Preparing for Rescues

By Richard Marinucci

Fire departments have always been in the rescue business. Mostly rescues have been fire-related, but because of the assets, response times, and firefighters’ talents, the fire service has been called to virtually any situation that requires a rescue. It was not too long ago that the success of these rescues relied on the tools traditionally carried by fire departments to address fires and the creativity of firefighters to improvise during an emergency. Much has changed as equipment has been developed for specific circumstances, standards have been developed, and training has evolved to learn and practice particular skills related to the situations and available tools.

Anticipate and Assess

To properly prepare for potential rescues, departments need to anticipate the potential of various rescue situations that could occur in their response districts. Some are very obvious such as fires and vehicle crashes. There is a list of others, not all of which apply. For example, unless you live in a cold weather climate, ice rescues are not something that you need to consider. If you have no fast moving water, preparation for swift water rescues is not necessary.

Taking this a bit further, departments should also consider the likelihood of certain events and determine the best way to prepare for possible, but not likely, events. These could be incidents like industrial hazmat emergencies in communities with few industrial plants. Though a historical review may indicate the risk is low, a department or possibly the entire community must have a method to address mishaps or more serious incidents.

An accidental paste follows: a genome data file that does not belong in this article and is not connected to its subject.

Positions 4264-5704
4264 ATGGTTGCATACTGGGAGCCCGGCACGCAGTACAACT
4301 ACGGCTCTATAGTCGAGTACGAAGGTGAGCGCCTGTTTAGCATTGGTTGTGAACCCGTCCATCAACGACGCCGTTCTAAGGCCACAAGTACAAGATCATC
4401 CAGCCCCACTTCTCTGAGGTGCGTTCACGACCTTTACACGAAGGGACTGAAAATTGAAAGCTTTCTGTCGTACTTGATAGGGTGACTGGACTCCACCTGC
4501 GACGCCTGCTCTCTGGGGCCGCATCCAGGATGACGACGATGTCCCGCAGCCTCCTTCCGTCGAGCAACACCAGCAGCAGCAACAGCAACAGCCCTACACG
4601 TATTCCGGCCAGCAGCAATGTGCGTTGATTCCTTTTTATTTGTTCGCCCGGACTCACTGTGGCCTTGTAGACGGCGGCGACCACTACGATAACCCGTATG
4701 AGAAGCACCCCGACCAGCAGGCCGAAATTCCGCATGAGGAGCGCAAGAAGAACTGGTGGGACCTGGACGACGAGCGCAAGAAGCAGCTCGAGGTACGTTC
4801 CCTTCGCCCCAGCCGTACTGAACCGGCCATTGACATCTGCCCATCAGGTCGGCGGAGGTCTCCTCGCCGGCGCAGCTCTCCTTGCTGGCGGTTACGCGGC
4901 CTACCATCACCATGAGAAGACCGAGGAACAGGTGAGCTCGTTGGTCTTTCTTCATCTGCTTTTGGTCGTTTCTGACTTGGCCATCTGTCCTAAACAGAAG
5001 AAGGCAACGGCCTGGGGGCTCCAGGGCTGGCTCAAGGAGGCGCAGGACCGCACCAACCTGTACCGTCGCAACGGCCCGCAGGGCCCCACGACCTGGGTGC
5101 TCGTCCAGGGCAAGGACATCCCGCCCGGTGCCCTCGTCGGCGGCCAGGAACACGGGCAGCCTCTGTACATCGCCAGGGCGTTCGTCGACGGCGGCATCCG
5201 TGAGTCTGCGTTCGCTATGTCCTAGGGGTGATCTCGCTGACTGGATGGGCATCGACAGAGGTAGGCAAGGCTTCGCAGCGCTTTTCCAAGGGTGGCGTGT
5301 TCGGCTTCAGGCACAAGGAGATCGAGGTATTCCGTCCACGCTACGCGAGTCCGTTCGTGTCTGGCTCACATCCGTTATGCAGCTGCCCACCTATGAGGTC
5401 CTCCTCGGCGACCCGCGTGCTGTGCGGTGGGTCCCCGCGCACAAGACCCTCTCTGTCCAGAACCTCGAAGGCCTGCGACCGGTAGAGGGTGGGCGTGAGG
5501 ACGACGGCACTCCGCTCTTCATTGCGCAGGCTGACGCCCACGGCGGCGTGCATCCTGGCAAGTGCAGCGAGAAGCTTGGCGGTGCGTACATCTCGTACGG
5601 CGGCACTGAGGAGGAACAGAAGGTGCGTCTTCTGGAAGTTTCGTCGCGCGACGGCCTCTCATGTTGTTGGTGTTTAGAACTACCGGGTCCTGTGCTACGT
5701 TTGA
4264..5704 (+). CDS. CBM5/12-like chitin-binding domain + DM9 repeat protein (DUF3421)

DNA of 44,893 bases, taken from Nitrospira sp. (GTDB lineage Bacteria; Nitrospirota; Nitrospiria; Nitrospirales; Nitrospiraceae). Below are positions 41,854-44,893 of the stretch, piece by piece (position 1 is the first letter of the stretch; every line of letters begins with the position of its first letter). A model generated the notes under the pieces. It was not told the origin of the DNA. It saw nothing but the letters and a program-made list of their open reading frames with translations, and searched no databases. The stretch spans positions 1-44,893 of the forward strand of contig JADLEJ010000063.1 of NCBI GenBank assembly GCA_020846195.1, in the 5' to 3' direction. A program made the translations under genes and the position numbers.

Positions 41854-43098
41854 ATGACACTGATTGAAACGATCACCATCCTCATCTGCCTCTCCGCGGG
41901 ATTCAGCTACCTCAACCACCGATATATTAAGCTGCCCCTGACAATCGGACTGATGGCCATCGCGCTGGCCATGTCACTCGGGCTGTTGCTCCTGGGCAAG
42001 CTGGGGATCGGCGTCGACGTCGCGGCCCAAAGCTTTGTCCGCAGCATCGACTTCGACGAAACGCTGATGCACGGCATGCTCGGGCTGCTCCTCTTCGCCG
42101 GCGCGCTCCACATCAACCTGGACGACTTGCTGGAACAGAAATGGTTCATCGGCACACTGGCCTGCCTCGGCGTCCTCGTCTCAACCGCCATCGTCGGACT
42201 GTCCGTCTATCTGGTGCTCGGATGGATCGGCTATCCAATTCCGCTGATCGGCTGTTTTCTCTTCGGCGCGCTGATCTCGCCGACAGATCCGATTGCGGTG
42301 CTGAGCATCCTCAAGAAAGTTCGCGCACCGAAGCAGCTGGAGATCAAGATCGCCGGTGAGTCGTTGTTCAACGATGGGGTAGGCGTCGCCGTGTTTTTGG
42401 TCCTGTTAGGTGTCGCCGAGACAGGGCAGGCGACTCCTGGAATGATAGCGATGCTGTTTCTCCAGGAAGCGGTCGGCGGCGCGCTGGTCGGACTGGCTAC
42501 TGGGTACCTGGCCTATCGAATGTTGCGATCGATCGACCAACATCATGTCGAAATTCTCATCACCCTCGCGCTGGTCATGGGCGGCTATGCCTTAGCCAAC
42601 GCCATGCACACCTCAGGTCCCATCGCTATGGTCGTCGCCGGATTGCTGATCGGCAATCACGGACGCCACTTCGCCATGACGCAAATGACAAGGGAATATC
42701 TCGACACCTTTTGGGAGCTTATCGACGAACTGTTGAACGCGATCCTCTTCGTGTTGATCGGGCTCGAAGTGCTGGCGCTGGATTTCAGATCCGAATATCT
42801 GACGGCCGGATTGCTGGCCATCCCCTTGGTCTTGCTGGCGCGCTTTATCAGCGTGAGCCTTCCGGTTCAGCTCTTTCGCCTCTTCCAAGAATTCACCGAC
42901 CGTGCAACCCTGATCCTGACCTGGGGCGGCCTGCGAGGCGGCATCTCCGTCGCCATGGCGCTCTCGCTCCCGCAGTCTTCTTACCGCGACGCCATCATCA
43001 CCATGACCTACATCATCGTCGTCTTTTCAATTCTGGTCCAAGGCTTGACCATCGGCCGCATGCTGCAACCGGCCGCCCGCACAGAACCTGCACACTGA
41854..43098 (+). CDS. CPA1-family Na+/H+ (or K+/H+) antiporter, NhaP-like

After completing an assessment, review applicable standards. This includes any legal mandates or governmental requirements such as those mandated by the Occupational Safety and Health Administration (OSHA) or others. There are also industry standards, most notably those published by the National Fire Protection Association (NFPA). These documents identify the methods to employ for specific rescue situations. They will include equipment needs, training requirements, and safety considerations. Failure to follow legal directives or acceptable standards will cause problems after the incident-even if the outcome is good. There is an expectation that organizations that know the types of calls that may require a response are prepared for said responses.


Human resources are needed for all rescues-that is, people are needed to make sure that rescues are executed efficiently and effectively. Based on anticipated emergencies, recommended standards, and rules, a certain number of responders is required. Departments need to realistically determine not only if they have the human resources but also if there is adequate talent for the jobs to be done. As an example, departments that are considering water rescue may need to have certified SCUBA divers. It is not just a case of having a person available but one that has the necessary skills. Departments also need to consider other available resources. Some rescue situations require heavy equipment that is rarely part of a fire department’s fleet. This equipment could be available from other governmental agencies, like departments of public works or from the private sector. This equipment probably requires specially trained people to use it. The time to find these resources is not after a call to 911 has been made.


Many of the specialty rescue operations continually evolve based on new methods and equipment and tool developments. Departments must continually monitor the state of the art and be aware of improvements. This is done through active engagement in the profession. Regularly review periodicals and Web sites. Consider attending trade shows to see the latest and greatest firsthand. Often a network of like-minded professionals is beneficial in sharing ideas. A true professional rescuer will be up to date on the issues within his profession.